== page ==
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Br J Gen Pract. 2008 June 1; 58(551): 437.
PMCID: PMC2419002

History of GP obstetrics

I was delighted to read David Jewell's March focus column in the BJGP,1 which has stimulated this communication.

I was a GP obstetrician from January 1947 to 1981. There has been increasing pressure from mothers, midwives, and health visitors to return to the days of high percentage home delivery where suitable. We are all aware of its advantages but they are much unsung.

In the period prior to the NHS in 1948, midwives were based in clinics run by the MOH (Medical Officer of Health) in conjunction with the MOH's assistants; they gave antenatal care and delivered babies at home. Should an emergency arise, the midwife would send for a doctor; one may or may not be readily available at that time, in which case time would be wasted by having to ‘ring round’ for help.

It was a time, early in my career, that ‘fate’ intervened and I answered such a call. On arriving I found the Superintendent of District Midwives (Miss D) and a trainee midwife had delivered the baby, but this was followed by severe post-partum haemorrhage. There was much loss of blood and an unconscious mother. I raised the foot of the bed by 18 inches, washed my hands quickly, and extracted the placenta with one hand, collected the lax uterus between both, gave ergometrine IV, and rigged a glucose saline drip followed by pre-constituted plasma (all of which I carried in my care).

While the drip ran I made a quick visit to the path lab where my helpful friends provided three bottles of suitably matched blood. Returning to the scene I ran this in and awaited events.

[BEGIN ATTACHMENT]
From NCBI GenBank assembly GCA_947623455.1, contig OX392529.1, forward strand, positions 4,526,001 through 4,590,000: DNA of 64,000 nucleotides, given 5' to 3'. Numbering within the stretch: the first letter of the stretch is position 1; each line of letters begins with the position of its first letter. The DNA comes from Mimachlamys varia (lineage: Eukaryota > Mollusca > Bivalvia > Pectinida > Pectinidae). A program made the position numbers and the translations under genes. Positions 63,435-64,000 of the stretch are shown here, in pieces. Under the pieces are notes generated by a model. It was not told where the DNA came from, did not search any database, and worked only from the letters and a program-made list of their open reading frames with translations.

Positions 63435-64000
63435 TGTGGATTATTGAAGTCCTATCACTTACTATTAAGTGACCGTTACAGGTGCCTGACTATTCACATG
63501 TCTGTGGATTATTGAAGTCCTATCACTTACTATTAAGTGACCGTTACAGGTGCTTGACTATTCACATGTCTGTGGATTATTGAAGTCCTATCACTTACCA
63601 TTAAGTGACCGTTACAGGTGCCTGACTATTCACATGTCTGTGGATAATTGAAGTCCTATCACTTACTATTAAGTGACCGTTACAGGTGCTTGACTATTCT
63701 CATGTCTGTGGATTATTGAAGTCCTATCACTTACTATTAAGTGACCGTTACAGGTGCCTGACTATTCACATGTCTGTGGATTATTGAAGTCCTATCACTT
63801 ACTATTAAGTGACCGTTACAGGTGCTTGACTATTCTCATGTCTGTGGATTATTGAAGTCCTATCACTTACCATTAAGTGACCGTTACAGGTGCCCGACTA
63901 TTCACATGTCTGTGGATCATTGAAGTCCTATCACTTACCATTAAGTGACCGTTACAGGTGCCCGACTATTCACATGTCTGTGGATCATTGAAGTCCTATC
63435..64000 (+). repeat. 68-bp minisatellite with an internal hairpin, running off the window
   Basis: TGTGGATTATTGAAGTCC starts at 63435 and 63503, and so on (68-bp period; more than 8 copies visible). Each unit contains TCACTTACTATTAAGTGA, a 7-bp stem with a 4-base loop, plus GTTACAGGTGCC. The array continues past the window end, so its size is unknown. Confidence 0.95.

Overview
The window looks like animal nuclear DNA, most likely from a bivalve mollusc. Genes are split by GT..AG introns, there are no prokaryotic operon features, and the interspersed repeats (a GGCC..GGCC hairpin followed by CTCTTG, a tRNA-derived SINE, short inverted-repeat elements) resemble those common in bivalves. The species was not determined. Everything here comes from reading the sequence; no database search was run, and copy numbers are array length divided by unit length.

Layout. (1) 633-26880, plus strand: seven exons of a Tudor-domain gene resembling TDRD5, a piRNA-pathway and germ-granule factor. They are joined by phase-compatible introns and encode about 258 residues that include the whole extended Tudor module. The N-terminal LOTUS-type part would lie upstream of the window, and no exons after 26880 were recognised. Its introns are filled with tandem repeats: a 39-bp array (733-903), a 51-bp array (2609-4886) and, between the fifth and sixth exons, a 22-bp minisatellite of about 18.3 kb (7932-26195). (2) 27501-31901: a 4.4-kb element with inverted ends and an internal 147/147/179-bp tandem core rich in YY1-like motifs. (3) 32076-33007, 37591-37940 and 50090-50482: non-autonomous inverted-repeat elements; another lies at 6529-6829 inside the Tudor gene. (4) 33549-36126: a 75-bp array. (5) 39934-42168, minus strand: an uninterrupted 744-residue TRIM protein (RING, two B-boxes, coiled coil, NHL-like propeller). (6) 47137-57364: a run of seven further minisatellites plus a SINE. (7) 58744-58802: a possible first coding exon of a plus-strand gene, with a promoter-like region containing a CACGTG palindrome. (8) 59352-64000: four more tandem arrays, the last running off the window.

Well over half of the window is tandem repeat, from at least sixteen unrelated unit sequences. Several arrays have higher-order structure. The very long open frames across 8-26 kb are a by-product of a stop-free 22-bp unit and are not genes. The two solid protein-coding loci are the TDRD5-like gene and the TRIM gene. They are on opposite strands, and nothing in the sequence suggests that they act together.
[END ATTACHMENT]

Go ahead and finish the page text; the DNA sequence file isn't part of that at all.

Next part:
It did not take long for the mother to awake, take baby to the breast, and recover before secondary shock could supervene. Further nursing help arrived so, having ‘squared off’ the bedroom and recovered ourselves, Miss D and I sought relaxation in a local coffee house.

We both agreed that this sort of situation must not happen again. We met two or three times afterwards with ideas to present to the MOH and GPs. This ‘incident’ was the initiating factor to change. It did not take long for my GP colleagues to realise the need for an organised pattern of care throughout pregnancy, delivery, and post-pastum period.

The local medical committee formed an obstetric sub committee composed of a consultant obstetrician, a pathologist, three GPs, a paediatrician, and the MOH. Their recommendations emerged as follows:

  • All mothers-to-be should ‘book’ their GPs and midwives in early pregnancy;
  • They would examine the mother on alternate occasions throughout the pregnancy, monthly until the 28th week, fortnightly until the 36th, then weekly until delivery;
  • Mothers would carry a maternity record card which would be filled in at each visit; and
  • When labour commenced, the midwife would be informed and attend, the GP contacted so that he would attend.

In the 20 years or so when the local statistics were available, an average of 50% GP/midwife deliveries occurred at home, 25% by GPs in the local authority maternity home, and 25% by specialists in hospital. Perinatal mortality as reported by the MOH for the period showed that Ipswich statistics were equal to the lowest in the world.

I venture the thought that good organisation saves more lives than brilliance. It can be done; it should be done. We GPs owe it the families in our care.


1. Jewell D. March focus. Br J Gen Pract. 2008;58(548):146. [PubMed]

Articles from The British Journal of General Practice are provided here courtesy of Royal College of General Practitioners